Green Party co-leader James Shaw has defended his high international travel expenses, explaining it's offset by planting trees.
The Climate Change Minister's approved international travel expenses were the highest out of all ministers from October to the end of December, at $77,771, compared to Prime Minister Jacinda Ardern's $54,487.
When asked to justify the expenses, Mr Shaw told Magic Talk on Friday the Green Party offsets all travel through tree-planting, something he said he'd "recommend people do".
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"Those programmes have to be verified and part of the verification process is that the tree planted has to be additional to what's already being planted. We do that through a programme that's run by Enviro-Mark."
"I am carbon neutral. But, the best thing to do would be to reduce emissions - that's the main thing you've got to do. You can't just buy your way out of trouble with offsets," Mr Shaw said.
"The Climate Change portfolio is actually a foreign affairs portfolio in part, because it turns out climate change is a global problem and we've got to spend a lot of time working with people in other countries, so yes I do travel as part of my job."
He credited Air New Zealand for "working really hard on reducing the emissions profile from their travel".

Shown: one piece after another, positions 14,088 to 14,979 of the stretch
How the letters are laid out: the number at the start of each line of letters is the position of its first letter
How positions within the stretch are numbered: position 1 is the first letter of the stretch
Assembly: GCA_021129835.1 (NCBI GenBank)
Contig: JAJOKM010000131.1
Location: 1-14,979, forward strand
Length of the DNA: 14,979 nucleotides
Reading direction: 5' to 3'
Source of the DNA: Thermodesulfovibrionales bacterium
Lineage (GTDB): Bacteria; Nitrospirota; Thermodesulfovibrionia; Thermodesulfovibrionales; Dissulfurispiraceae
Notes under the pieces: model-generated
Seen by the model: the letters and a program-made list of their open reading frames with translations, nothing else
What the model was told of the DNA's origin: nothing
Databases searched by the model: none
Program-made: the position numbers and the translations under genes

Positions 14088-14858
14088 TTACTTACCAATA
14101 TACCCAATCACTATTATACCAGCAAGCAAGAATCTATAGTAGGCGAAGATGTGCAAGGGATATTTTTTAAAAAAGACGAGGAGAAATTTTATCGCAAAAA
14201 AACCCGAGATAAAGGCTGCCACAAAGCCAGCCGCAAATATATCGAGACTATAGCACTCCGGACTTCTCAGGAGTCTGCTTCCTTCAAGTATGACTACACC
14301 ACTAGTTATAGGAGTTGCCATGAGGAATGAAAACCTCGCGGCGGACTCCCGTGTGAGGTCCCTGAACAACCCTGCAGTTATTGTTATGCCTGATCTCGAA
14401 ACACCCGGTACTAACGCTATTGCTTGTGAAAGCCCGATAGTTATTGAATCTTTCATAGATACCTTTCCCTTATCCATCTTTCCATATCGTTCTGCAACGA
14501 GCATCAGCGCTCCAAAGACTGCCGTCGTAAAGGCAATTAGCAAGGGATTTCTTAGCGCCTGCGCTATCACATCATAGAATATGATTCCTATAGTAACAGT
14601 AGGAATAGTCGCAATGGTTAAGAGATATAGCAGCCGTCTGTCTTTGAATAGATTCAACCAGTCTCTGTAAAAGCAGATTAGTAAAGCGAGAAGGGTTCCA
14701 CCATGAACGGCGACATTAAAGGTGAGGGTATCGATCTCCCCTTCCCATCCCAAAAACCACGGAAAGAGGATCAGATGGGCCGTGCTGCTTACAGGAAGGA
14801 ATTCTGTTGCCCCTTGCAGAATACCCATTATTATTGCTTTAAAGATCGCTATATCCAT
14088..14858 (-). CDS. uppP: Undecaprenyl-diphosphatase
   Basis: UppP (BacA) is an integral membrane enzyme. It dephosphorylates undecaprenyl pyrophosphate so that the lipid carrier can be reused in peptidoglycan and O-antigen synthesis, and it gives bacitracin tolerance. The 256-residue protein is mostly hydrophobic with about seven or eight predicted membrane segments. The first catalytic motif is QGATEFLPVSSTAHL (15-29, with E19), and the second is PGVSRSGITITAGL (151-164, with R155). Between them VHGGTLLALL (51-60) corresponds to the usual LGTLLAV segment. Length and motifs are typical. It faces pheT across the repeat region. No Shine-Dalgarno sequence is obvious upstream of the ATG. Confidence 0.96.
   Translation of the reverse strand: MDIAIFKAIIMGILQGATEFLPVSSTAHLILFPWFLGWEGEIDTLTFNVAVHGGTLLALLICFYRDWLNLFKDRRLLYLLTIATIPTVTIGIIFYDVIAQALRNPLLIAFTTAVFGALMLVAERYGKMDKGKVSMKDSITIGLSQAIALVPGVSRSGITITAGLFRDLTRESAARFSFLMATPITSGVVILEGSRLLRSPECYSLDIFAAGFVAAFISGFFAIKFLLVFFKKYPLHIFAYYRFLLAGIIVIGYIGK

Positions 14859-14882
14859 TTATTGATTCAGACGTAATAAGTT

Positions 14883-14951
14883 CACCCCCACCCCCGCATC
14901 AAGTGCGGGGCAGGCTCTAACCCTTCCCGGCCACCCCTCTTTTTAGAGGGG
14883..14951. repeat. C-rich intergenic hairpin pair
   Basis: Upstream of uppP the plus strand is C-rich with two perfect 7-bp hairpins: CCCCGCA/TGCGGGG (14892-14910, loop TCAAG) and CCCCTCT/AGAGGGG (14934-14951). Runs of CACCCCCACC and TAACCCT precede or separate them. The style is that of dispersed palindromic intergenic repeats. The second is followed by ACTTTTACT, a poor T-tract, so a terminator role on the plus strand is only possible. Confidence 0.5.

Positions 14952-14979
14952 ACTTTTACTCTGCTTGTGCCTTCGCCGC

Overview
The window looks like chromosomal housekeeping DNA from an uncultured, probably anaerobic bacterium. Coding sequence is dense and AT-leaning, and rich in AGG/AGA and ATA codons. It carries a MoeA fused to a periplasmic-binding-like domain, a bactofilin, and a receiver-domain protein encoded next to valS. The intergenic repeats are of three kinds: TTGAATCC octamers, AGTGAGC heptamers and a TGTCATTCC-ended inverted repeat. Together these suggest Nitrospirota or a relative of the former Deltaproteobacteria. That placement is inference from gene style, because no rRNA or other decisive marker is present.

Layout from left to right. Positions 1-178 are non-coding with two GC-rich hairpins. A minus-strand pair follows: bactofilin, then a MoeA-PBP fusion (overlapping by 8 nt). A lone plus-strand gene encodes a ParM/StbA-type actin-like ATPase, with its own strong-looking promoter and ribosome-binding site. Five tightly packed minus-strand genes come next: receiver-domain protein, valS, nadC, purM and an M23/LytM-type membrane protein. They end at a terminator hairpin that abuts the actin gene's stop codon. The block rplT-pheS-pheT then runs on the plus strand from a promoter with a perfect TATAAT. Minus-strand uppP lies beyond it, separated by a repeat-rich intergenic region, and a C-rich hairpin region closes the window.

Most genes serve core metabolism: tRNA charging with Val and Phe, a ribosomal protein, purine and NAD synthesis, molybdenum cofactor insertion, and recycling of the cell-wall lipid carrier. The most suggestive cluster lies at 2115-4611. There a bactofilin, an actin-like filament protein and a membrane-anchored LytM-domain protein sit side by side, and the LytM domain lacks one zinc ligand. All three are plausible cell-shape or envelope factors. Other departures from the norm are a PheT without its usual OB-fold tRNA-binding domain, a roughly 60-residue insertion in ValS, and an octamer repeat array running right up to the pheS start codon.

"They've got a commitment, that even if the business expands - and they obviously want the business to expand - that the total amount of carbon emissions coming out of their airplanes is flat or shrinks."
Mr Shaw explained earlier on Friday that his international travel expenses were high because he attended multiple international events during that time on climate change, including the Katowice Climate Change Conference in Poland.
"I understand that as Climate Change Minister, I have to weigh up the value of my travel. These events last year were significant international climate change conferences. They allow us to put New Zealand's case to the international community," he said.
Mr Shaw was also pressed on the Green Party's polling. The latest Newshub-Reid Research Poll showed the party on 5.1 percent down 0.6 percent, leaving them perilously close to the 5 percent threshold for a party.
But Mr Shaw said this is normal for support parties: "If you look back on every Government since MMP came in, it's always really tough on support parties in Government."
"I have to say, given the history, I'm actually pretty pleased that we've been able to hold our vote from the election, because the conventional wisdom would be that we would kind of drop and then it looks a bit terminal after that point.
"But actually, I think as long as people see that we're delivering what we said that we were going to deliver, and that we're a good partner in Government, and that we're helping to shape the Government, that they'll give us another whirl next year."